Get to know PhD Top Up Scholarship Recipient, David de George
JDRF is committed to supporting the brightest minds in type 1 diabetes (T1D) research whose work is aligned with JDRF’s mission – improving lives and curing T1D.
We are now inviting applications for the 2022 JDRF PhD Top Up Scholarship, which provides additional funding on top of a researcher’s PhD stipend, to further support their work in type 1 diabetes research. We recently spoke with last year’s recipient of the Scholarship, David de George, about what his research involves and how the scholarship has aided his research career thus far.
Read on to find out about Mr de George’s experience, and to apply for the 2022 PhD Top Up Scholarship, click here.
What was your journey to type 1 diabetes research and why did you choose to pursue it?
Throughout my undergraduate degree, I always had a keen interest in immunology. I was particularly interested in the ways the immune system could be modulated to treat disease and was in awe of the great strides that had been made towards this goal in the context of cancer immunology.
I decided to undertake my honours year under Professor Helen Thomas at St Vincent’s Institute, studying the underlying immune processes in type 1 diabetes. It was during this time that I became familiar with the flip side of immunotherapy – modulating the immune system to dampen autoimmunity – as well as the urgent need for such an immunotherapy to protect beta cells in type 1 diabetes. This is what has driven me to continue my PhD in type 1 diabetes research.
What does your research involve and what are some exciting or promising milestones you’ve come across in your work so far?
My project involves studying the underlying immune processes that result in type 1 diabetes, with a specific focus on CD8+ T-cells, which are the immune cells that are ultimately responsible for beta cell destruction.
Our lab is using single-cell RNA sequencing and spectral flow cytometry to study CD8+ T-cells and their regulation in both the gold standard animal model of type 1 diabetes, the non-obese diabetic (NOD) mouse, and humans. During the first year of my PhD, I have used single cell sequencing to demonstrate key differences in the composition of the islet CD8+ T-cell compartment compared to cancer and chronic infection settings.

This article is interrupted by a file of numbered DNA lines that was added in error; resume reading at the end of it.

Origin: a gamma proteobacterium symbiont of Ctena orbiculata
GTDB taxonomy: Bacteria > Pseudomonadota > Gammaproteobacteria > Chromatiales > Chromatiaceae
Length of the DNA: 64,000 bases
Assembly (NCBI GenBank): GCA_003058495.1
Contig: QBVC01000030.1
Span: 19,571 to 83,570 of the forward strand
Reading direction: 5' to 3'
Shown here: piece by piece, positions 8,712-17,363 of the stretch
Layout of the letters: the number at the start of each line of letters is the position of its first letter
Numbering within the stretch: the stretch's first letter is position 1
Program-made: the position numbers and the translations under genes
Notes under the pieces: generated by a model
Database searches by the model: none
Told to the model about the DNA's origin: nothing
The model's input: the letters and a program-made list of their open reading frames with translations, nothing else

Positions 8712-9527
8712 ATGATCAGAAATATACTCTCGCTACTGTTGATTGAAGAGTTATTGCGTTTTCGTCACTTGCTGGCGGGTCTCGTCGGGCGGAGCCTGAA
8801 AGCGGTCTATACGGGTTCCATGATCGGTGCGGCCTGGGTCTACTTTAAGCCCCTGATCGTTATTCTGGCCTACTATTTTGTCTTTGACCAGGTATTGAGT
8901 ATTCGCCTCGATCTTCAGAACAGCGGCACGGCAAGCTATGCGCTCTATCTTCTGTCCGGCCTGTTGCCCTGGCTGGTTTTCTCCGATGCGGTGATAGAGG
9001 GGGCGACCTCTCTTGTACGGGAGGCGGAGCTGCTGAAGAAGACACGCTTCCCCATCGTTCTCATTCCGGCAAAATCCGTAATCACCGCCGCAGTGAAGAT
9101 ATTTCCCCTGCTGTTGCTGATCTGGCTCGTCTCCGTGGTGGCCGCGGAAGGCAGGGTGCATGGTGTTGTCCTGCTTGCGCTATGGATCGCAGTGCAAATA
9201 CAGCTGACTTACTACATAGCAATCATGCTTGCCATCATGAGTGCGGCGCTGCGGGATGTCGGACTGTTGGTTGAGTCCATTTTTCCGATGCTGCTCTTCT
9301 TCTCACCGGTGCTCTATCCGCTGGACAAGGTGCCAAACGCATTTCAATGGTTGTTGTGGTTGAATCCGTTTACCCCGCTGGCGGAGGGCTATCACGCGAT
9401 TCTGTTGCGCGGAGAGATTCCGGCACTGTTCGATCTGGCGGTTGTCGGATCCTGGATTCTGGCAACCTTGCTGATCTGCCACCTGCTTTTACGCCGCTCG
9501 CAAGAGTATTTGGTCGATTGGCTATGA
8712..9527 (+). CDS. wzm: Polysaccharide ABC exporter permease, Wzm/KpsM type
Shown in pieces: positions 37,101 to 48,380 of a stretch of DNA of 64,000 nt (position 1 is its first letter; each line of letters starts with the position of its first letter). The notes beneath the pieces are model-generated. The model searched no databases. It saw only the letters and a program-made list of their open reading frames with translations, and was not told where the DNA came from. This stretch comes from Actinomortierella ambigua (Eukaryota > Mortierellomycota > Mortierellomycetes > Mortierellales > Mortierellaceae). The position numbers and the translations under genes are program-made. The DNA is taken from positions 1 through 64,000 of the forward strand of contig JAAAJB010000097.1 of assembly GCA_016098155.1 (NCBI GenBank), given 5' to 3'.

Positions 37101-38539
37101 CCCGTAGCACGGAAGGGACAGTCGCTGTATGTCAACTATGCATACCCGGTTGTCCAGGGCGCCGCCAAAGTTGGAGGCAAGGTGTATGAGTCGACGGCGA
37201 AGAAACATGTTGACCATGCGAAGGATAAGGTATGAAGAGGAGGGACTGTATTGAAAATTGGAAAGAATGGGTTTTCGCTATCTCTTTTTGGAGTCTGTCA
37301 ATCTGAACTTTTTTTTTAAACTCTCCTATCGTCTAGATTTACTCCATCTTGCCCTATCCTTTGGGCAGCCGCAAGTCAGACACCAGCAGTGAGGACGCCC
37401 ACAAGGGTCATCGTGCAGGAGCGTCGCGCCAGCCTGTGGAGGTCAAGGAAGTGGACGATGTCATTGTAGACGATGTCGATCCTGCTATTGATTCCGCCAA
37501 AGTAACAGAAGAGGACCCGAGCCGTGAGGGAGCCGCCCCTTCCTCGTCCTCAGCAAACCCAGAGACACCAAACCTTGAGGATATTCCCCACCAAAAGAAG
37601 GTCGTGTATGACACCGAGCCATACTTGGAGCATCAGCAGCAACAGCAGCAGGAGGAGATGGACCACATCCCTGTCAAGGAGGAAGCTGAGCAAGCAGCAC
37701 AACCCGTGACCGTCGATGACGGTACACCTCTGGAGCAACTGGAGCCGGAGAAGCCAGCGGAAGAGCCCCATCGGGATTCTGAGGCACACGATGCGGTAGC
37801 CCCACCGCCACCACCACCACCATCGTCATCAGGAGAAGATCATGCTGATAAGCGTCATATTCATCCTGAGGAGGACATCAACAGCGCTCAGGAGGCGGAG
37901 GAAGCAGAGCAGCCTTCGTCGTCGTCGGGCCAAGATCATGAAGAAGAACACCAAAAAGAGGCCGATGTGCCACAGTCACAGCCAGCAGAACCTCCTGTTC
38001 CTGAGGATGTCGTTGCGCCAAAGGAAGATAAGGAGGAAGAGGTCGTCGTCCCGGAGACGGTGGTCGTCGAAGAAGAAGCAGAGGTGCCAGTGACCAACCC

I and others in my lab have also used single cell sequencing to investigate the impact of interferon-γ signalling in CD8+ T-cells and the complex roles it plays in their regulation. This will contribute valuable knowledge required for the development of a selective and effective immunotherapy for type 1 diabetes.
Why did you apply for the JDRF PhD Top Up scholarship and what impact has this had on the progress of your research?
I applied for the JDRF PhD Top Up scholarship to help support my research in the field of type 1 diabetes. As my PhD is my full-time commitment, the scholarship allowed me to focus on this completely as well as provide additional funds to attend conferences to promote my research and contribute to the wider network of type 1 diabetes research.
For example, I will be attending the upcoming IgV Scientific Meeting hosted by the Australian and New Zealand Society for Immunology to present my work later this year. Additionally, the honour of being awarded this scholarship will help support my future career in type 1 diabetes research.
What is a piece of advice you have for other PhD students focusing on type 1 diabetes research?
My advice would be to do it! I believe there is a tendency to overlook type 1 diabetes research, especially with the success of insulin as a treatment. However, there is still no cure for type 1 diabetes and late diagnosis makes protecting beta cells difficult.
However, there are a lot of new, emerging, and exciting technologies and techniques that can be applied to this, whether your research is focused on early detection, immunotherapy, beta cell replacement, or any other aspect of type 1 diabetes.
What do you hope to achieve in the future for type 1 diabetes research?
I really hope to contribute to the foundations of and eventual implementation of an effective and targeted immunotherapy for type 1 diabetes. Even with early detection and beta cell replacement, ongoing autoimmunity will likely remain a barrier to halting the progress of beta cell destruction.
I am only likely to be a small piece in this achievement, however, I believe this goal is important for millions of individuals currently living with type 1 diabetes and the many more who will have to live with it in the future.
We loved hearing about David’s research in underlying immune processes leading to T1D and the passion he has towards achieving change for those living with the condition.
If you’re currently completing your PhD in type 1 diabetes research and would like to be considered for the 2022 PhD Top Up Scholarship, please apply here. Applications close 2nd May 2022.
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